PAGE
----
After this matter was brought to their attention, HCPD Office of Public Affairs responded: ” You are correct. It did occur on Sept. 12, and the Sept. 13 date was posted in error. It will be corrected. Thank you for bringing this to our attention. “

So the Safeway incident occurred on Thursday, September 12 and not Friday, September 13.

CR49-2019: Savage Stone, LLC is the Land Owner for MDE Permit Renewal

The Quarry DRRA has many issues regarding the undisclosed property interests which are required by the DRRA law. Some of these issues were previously discussed here.

Below is a copy of an email sent to the County Council regarding whether Chase Land, LLC owns the Quarry Property as stated in the DRRA, or whether Savage Stone, LLC owns not only the undisclosed mineral interests but also the land itself as shown in the MDE Application and Mining & Reclamation Plan Renewal.

Dear Councilmembers,


As I previously stated in my written testimony and comments at the Work Session on April 29, 2019, Savage Stone, LLC and not Chase Land is identified as the surface land owner in the MDE permit renewal. 


Either the MDE documents or the DRRA are in error regarding the ownership of the quarry property.

This core issue of ownership of the Quarry Property must be resolved before the DRRA is approved. 


Also note that the email contact is Collin@aggmgt.com


The Application and Mining & Reclamation Plan Renewal is attached. 

Election Alert! Mavourene Robinson Gets Just 92 Votes

The Howard County Board of Elections completed its canvass of the remaining absentee votes Friday afternoon.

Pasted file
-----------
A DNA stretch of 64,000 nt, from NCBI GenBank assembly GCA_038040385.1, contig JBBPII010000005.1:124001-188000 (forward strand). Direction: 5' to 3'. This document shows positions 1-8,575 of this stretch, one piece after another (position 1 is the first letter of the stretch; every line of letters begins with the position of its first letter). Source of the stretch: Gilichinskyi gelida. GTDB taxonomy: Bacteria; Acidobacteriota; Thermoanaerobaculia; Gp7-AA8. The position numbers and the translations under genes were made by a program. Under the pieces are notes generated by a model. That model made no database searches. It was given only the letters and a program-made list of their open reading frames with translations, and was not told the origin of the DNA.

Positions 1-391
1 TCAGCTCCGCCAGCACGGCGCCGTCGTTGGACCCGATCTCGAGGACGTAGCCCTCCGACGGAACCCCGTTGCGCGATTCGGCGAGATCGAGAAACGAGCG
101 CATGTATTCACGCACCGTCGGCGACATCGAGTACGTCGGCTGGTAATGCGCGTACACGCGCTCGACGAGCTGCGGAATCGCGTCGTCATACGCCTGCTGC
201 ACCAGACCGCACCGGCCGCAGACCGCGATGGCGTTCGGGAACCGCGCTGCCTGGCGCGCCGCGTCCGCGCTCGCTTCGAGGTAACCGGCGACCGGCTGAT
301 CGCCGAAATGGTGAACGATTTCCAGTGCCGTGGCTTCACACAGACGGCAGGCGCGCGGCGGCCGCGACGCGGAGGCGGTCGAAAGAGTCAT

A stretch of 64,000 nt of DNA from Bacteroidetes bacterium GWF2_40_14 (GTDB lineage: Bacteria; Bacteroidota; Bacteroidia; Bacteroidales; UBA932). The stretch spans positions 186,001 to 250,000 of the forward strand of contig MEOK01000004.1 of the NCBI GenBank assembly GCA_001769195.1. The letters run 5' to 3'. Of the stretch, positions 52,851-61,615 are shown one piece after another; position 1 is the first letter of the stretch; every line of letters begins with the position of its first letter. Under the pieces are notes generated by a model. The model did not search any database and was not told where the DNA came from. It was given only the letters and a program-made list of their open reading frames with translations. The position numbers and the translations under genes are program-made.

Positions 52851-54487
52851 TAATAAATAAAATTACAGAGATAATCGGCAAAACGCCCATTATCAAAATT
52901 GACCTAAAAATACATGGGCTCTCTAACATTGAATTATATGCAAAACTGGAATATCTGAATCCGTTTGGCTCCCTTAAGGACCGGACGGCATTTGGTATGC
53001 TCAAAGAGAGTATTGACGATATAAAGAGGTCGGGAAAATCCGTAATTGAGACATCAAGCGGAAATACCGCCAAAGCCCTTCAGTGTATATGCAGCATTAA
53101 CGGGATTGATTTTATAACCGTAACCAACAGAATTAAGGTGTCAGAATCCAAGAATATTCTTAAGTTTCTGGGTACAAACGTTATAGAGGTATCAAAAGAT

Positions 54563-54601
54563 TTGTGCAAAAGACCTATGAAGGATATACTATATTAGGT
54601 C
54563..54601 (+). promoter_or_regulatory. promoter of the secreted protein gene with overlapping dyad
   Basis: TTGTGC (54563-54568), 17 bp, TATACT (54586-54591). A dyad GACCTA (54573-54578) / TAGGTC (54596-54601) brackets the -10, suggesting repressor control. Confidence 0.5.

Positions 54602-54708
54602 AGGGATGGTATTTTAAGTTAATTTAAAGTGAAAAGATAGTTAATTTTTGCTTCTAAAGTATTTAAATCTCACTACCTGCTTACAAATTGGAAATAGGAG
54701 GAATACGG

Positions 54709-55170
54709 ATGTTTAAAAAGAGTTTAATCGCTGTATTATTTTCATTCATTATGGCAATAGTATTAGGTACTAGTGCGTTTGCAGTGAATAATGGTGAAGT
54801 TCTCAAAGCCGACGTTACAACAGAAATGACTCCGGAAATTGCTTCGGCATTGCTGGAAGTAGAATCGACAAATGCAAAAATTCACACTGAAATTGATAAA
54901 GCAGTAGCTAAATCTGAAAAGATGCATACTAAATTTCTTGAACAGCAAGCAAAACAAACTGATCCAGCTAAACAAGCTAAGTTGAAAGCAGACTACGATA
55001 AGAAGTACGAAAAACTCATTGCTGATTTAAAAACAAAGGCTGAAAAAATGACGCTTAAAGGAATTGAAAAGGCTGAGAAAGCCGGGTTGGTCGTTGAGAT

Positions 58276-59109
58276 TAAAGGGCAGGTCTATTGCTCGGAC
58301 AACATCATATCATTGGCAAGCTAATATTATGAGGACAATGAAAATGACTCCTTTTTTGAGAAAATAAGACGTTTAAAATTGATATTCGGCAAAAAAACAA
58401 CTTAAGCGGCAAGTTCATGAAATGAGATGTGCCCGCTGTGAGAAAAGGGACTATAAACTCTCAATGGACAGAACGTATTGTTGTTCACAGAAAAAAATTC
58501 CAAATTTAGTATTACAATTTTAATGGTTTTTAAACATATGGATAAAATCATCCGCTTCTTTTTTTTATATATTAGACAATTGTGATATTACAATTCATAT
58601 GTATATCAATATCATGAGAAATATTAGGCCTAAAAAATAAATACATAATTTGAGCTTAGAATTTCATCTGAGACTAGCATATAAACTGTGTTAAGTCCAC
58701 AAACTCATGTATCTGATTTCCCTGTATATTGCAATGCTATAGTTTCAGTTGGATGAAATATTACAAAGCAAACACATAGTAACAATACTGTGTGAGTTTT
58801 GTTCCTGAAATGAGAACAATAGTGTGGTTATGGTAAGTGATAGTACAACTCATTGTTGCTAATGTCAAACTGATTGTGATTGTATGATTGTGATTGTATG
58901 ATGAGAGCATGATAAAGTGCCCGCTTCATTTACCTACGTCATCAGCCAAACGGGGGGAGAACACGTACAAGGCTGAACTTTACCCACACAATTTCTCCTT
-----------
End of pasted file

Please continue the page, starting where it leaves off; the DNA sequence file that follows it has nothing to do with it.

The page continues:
According to Board of Elections Director Guy Mickley, Board of Education Write-in candidate Mavourene Robinson received just 92 votes in what proved to be a quixotic campaign. This is less than one vote per precinct. 

A total of 385,781 votes were cast in the Board of Education races. A total of 1,685 write-in votes were received, but other than the 92 votes for Robinson, the remaining votes were invalid with many being for fictitious characters. 

194,283 under votes were recorded where the voter chose less than four candidates, and 804 ballots contained over votes. 

Vicky Cutroneo and Chao Wu were the top two vote winners and will get 4-year terms with 58,426 and 54,254 votes respectively.  Jen Mallo and Sabina Taj will get 2-year terms with 53,766 for Mallo and 51,842  for Taj.

As a comparison of how far behind Robinson was, Danny Mackey came in eighth place with 36,923 votes. 

 

#hocopolitics

BREAKING NEWS – Katie Fry Hester Increases Lead Over Gail Bates to 531 Votes

Katie Fry Hester increased her lead Friday morning over Gail Bates for the District 9 Senate seat. Shortly after 1:30 am, the  Howard County Canvassing Board announced the results of the first canvass of absentee ballots.

Hester now leads Bates by 531 votes. The absentee canvass result was 1076 for Hester and 707 for Bates. After election night on Tuesday, Hester held a lead of 154 votes. Earlier in the day Thursday, the results of the absentee canvass in Carroll County was announced. Hester picked up 8 votes in the Carroll portion of the district with votes 116 while Bates had 108 votes. Hester now has 32,366 votes to 31,835 for Bates.

The all-day canvass began at 10 am Thursday in Columbia. A total of  4375 absentee ballots were processed. 4356 were accepted while 19 were rejected.  The major time-consuming step is that emailed ballots had to be recreated by hand onto machine-readable ballots.

Voters should be reminded to remember to sign the oath and to NOT print the oath of an emailed ballot on the back of the ballot itself. Also do NOT write your name on the top the ballots apparently to differentiate which ballot belongs to the various members in a household. Also do NOT send in the ballot for the primary election.  All of these ballot mistakes were rejected.

Representatives for Gail Bates challenged the decision to reject 6 ballots which had the oath printed on the back of the ballot arguing unsuccessfully that the double-sided printing was inadvertent and not done “purposefully” to place an identifying mark on the ballot.

The provisional and additional absentee canvasses will be conducted next week.

 

UPDATE: This post was updated to add the information on the number of ballots processed and the major reasons for rejections. 

 

 

 

 

 

 

 

 

 

 

 

#hocopolitics